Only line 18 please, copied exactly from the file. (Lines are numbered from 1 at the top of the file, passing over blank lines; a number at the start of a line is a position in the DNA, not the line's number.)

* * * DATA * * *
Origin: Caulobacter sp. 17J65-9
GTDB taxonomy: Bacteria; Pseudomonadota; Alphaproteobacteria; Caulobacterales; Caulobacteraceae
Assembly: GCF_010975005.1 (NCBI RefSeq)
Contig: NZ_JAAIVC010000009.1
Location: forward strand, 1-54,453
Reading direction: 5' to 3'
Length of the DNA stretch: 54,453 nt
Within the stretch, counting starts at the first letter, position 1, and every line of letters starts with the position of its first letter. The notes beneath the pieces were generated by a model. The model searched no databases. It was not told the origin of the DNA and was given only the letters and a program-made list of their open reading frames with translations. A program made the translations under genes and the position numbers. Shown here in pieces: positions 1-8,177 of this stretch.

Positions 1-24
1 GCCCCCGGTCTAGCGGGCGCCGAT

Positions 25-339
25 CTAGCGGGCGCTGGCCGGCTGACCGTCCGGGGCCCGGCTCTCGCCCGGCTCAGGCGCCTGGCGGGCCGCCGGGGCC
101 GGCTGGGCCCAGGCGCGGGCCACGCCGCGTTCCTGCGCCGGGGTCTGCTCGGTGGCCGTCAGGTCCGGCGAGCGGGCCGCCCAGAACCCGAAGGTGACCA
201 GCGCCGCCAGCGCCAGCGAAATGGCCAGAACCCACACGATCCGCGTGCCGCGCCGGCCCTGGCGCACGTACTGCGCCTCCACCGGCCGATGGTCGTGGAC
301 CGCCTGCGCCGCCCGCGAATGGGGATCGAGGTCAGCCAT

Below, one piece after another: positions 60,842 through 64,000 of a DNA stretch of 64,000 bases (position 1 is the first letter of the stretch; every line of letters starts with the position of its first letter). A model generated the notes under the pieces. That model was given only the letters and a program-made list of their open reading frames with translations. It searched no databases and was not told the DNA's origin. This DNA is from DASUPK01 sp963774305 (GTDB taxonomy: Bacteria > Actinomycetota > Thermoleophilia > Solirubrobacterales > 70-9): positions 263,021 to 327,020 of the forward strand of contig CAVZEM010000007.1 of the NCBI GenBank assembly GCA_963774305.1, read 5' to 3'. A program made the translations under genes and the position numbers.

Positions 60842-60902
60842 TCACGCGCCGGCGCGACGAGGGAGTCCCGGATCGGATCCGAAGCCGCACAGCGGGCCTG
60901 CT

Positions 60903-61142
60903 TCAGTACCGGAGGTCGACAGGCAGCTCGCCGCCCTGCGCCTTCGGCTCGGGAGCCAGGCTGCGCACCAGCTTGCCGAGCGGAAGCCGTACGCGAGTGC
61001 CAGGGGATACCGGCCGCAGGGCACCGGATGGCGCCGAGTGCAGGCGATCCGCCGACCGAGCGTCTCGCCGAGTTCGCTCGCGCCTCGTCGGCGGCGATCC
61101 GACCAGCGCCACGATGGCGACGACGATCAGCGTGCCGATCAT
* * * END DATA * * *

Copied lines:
60842 TCACGCGCCGGCGCGACGAGGGAGTCCCGGATCGGATCCGAAGCCGCACAGCGGGCCTG